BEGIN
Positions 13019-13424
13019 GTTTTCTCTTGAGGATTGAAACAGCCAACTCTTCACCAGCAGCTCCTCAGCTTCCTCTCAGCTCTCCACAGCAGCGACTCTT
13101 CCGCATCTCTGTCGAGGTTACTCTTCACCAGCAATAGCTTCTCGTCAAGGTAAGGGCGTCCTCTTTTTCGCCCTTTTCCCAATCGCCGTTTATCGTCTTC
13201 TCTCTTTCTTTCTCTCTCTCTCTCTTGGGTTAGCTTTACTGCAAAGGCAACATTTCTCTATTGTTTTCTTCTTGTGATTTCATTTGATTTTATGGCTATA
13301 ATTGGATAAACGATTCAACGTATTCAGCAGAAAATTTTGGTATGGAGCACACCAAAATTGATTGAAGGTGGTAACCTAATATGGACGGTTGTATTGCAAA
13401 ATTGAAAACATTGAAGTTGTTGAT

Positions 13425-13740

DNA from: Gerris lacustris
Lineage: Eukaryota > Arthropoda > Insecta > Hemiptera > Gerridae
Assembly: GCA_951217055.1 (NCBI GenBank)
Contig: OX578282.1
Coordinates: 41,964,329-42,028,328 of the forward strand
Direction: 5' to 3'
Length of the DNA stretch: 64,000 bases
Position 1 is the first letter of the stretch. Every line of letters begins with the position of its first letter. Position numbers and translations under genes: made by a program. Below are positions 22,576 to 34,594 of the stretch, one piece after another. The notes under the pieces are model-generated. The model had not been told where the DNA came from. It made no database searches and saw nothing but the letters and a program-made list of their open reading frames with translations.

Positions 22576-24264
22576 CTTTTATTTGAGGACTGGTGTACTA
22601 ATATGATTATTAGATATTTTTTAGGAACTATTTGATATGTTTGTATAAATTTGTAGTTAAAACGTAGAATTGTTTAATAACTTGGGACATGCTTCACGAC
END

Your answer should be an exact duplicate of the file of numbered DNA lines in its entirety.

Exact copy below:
Positions 13019-13424
13019 GTTTTCTCTTGAGGATTGAAACAGCCAACTCTTCACCAGCAGCTCCTCAGCTTCCTCTCAGCTCTCCACAGCAGCGACTCTT
13101 CCGCATCTCTGTCGAGGTTACTCTTCACCAGCAATAGCTTCTCGTCAAGGTAAGGGCGTCCTCTTTTTCGCCCTTTTCCCAATCGCCGTTTATCGTCTTC
13201 TCTCTTTCTTTCTCTCTCTCTCTCTTGGGTTAGCTTTACTGCAAAGGCAACATTTCTCTATTGTTTTCTTCTTGTGATTTCATTTGATTTTATGGCTATA
13301 ATTGGATAAACGATTCAACGTATTCAGCAGAAAATTTTGGTATGGAGCACACCAAAATTGATTGAAGGTGGTAACCTAATATGGACGGTTGTATTGCAAA
13401 ATTGAAAACATTGAAGTTGTTGAT

Positions 13425-13740

DNA from: Gerris lacustris
Lineage: Eukaryota > Arthropoda > Insecta > Hemiptera > Gerridae
Assembly: GCA_951217055.1 (NCBI GenBank)
Contig: OX578282.1
Coordinates: 41,964,329-42,028,328 of the forward strand
Direction: 5' to 3'
Length of the DNA stretch: 64,000 bases
Position 1 is the first letter of the stretch. Every line of letters begins with the position of its first letter. Position numbers and translations under genes: made by a program. Below are positions 22,576 to 34,594 of the stretch, one piece after another. The notes under the pieces are model-generated. The model had not been told where the DNA came from. It made no database searches and saw nothing but the letters and a program-made list of their open reading frames with translations.

Positions 22576-24264
22576 CTTTTATTTGAGGACTGGTGTACTA
22601 ATATGATTATTAGATATTTTTTAGGAACTATTTGATATGTTTGTATAAATTTGTAGTTAAAACGTAGAATTGTTTAATAACTTGGGACATGCTTCACGAC